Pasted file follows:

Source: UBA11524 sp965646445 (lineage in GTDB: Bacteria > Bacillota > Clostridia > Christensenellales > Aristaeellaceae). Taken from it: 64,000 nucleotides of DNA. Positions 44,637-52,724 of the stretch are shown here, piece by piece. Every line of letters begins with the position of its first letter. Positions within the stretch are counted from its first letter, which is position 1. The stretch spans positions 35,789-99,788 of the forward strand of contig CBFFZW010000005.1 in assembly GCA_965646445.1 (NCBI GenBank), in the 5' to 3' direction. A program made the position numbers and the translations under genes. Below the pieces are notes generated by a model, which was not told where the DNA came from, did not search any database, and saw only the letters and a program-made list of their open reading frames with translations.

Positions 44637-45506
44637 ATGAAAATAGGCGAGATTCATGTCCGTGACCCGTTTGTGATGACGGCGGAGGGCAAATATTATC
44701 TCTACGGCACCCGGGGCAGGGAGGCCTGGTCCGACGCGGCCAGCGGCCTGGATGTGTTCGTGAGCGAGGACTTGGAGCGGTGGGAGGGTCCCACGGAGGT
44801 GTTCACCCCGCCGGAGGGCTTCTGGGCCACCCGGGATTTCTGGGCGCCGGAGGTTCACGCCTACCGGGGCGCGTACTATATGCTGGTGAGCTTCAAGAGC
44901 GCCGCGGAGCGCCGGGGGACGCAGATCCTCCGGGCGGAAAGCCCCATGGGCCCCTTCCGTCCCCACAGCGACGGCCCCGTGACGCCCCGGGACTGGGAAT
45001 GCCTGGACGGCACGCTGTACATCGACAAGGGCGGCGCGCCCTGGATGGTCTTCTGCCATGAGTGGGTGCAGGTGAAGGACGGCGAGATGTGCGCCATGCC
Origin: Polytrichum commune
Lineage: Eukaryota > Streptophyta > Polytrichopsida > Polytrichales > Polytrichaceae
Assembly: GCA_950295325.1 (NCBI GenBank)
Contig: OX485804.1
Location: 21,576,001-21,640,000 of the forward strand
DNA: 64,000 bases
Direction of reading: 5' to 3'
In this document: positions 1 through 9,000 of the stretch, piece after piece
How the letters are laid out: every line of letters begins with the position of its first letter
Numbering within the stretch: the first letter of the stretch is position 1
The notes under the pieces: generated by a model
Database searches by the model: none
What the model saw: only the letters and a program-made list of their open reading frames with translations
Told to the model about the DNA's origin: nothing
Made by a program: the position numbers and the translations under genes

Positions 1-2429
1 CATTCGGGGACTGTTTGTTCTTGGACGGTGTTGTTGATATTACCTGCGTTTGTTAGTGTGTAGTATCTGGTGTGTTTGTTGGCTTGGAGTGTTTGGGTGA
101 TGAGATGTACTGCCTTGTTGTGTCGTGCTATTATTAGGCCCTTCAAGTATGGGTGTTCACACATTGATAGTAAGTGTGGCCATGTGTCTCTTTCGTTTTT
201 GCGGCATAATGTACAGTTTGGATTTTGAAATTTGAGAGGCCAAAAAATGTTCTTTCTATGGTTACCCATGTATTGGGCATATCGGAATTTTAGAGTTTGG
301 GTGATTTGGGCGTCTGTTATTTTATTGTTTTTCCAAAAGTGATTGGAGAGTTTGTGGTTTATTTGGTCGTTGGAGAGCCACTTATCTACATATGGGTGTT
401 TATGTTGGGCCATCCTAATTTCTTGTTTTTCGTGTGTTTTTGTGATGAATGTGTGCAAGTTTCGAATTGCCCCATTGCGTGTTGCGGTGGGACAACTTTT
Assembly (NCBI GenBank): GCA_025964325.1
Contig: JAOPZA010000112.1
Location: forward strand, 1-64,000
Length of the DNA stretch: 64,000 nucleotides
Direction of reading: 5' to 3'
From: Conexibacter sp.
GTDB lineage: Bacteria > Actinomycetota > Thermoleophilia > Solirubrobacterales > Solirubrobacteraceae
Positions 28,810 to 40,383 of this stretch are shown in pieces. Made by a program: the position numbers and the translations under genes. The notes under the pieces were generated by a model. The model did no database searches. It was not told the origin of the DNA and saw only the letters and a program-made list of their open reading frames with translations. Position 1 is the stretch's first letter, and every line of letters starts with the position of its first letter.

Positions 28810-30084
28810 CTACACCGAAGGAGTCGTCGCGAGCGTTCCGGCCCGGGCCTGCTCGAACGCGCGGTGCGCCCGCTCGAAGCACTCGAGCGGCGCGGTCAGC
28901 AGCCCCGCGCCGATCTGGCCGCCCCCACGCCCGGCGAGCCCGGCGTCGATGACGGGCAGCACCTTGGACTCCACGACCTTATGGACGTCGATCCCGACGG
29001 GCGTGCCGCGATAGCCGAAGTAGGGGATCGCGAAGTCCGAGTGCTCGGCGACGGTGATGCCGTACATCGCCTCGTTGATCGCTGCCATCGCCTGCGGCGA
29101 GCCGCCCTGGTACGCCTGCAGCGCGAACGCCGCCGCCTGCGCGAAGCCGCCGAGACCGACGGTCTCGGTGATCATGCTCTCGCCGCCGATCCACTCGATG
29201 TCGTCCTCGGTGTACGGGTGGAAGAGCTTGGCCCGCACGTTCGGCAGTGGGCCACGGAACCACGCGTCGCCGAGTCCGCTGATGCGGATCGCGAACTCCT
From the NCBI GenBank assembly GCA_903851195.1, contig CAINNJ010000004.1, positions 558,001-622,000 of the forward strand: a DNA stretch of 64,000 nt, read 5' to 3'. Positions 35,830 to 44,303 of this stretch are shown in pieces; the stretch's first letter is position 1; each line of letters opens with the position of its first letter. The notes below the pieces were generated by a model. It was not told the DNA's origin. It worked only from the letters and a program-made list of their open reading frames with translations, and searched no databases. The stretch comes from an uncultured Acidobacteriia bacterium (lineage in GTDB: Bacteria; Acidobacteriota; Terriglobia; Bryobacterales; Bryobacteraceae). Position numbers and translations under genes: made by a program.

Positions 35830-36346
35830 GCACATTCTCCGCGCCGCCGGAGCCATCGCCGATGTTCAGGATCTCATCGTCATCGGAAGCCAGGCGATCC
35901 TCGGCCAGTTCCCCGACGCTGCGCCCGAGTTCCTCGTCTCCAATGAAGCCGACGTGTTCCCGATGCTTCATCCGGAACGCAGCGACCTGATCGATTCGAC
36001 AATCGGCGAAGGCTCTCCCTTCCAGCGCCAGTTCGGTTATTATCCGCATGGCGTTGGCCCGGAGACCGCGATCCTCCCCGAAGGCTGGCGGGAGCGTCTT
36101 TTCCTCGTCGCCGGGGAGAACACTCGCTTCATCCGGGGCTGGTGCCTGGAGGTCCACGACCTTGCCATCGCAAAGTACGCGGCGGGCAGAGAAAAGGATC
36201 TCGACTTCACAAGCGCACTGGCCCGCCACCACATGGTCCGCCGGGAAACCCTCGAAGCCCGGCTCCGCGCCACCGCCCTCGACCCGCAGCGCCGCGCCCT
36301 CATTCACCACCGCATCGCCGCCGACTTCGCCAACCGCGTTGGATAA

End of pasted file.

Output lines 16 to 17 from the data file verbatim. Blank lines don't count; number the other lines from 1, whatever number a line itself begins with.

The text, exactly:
How the letters are laid out: every line of letters begins with the position of its first letter
Numbering within the stretch: the first letter of the stretch is position 1